Political polarization is not just a fact of life; it's a force of nature. And with the coming retirements of politicians in Madison who have a record of making compromises, it is about to get worse in Wisconsin. What can we do about it?
The Gannett Wisconsin Media Investigative Team crunched the numbers in a new report last week and put data behind what anyone who pays attention to state politics knows: The parties stick together and as a general rule don't work well with each other.
In fact, even retiring state Sen. Dale Schultz, R-Richland Center, famously the most moderate Republican in the Legislature and targeted for a GOP primary after he voted against 2011's Act 10, voted with the typical Democrat only 30 percent of the time. That is the most of any GOP senator, and blows away the 16 percent average for both parties.
The typical Republican voted with Republicans 98 percent of the time, the analysis found; Democrats were unified 91 percent of the time.
"Bipartisanship" is not an end in itself; the idea is that compromise should lead to better policy. That process - if and when it works - also helps to build a sense of legitimacy and broad support for policy changes. Look no further than the massive political backlash to both the all-Democratic Affordable Care Act and Wisconsin's all-GOP Act 10 to see the downside of single-party politics. (Advocates of both policies say the results will eventually build public support, and they may yet. But both have had an extraordinarily bumpy ride to this point.)
What's driving us apart? A few factors:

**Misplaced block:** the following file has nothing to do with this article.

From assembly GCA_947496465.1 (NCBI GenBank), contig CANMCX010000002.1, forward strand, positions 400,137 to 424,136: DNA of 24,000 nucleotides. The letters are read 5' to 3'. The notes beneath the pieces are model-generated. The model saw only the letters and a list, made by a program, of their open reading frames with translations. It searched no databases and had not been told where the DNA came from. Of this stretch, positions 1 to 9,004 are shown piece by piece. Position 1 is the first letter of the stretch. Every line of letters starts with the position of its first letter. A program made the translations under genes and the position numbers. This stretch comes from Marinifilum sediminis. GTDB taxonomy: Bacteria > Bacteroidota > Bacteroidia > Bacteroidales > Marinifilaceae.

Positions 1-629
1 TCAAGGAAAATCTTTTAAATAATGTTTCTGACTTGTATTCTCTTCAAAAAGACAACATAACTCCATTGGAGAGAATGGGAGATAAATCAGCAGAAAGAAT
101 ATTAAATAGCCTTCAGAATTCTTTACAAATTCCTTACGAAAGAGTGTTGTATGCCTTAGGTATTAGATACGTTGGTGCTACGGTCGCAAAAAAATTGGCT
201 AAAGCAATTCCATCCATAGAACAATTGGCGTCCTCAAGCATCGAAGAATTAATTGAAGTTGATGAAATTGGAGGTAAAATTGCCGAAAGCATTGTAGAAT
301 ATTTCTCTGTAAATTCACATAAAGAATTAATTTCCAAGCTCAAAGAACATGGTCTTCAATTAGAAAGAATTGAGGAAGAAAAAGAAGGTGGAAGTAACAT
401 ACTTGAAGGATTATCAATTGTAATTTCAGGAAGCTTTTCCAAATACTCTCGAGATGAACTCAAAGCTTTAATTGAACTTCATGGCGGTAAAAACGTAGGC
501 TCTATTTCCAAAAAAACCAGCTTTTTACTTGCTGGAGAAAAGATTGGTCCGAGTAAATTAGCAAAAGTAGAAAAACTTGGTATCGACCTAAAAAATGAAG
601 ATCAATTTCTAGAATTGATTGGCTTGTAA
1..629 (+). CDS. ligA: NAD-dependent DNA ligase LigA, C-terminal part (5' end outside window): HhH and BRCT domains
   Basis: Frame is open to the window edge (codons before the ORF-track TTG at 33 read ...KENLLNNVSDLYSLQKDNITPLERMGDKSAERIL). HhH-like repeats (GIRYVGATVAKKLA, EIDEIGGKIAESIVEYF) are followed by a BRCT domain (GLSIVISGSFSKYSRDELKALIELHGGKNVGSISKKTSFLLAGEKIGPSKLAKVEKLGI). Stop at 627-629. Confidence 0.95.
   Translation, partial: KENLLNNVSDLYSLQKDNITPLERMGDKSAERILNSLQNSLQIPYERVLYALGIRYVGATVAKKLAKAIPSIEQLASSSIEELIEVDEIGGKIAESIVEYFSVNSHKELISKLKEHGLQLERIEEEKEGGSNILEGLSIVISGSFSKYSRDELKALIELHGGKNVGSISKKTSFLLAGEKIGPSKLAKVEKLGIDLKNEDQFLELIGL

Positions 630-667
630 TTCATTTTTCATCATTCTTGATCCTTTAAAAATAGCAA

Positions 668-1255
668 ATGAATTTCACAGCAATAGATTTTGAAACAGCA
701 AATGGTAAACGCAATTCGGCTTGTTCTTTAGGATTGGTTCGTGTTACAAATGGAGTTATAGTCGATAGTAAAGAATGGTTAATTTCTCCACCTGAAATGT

? Gerrymandering. We've argued many times for a nonpartisan way of drawing election maps. An analysis released last week by Schultz and state Sen. Tim Cullen, D-Janesville, found that the alternative system would have led to Democratic gains in 2012 and Republican gains in 2010. In other words, rather than simply favoring one party or the other, it would have made our state government more responsive to the actual will of voters.
? Disengagement. Political scientists studying partisan voting behavior have found that the fact that most people don't follow state politics leads to state legislators being ever more partisan. Why? Because it means the only people who are paying attention - the people who will be most likely to influence whether a politician is re-elected - are the special interest groups, big donors and the extreme partisan activists.
? The Big Sort. Wisconsin is like the nation: divided into political conclaves. Urban areas and the far north are deep-blue Democratic regions; suburbs and rural stretches are deep-red Republican; and there are fewer and fewer purplish swing areas. We're more divided in part because we have divided ourselves, based on where we've chosen to live.
None of these is a complete explanation, and there are more factors than this driving hyperpartisanship. That also means there is no simple, single solution. It is up to all of us to get involved, pay attention and demand that our leaders work together for the common good, not the good of one political party.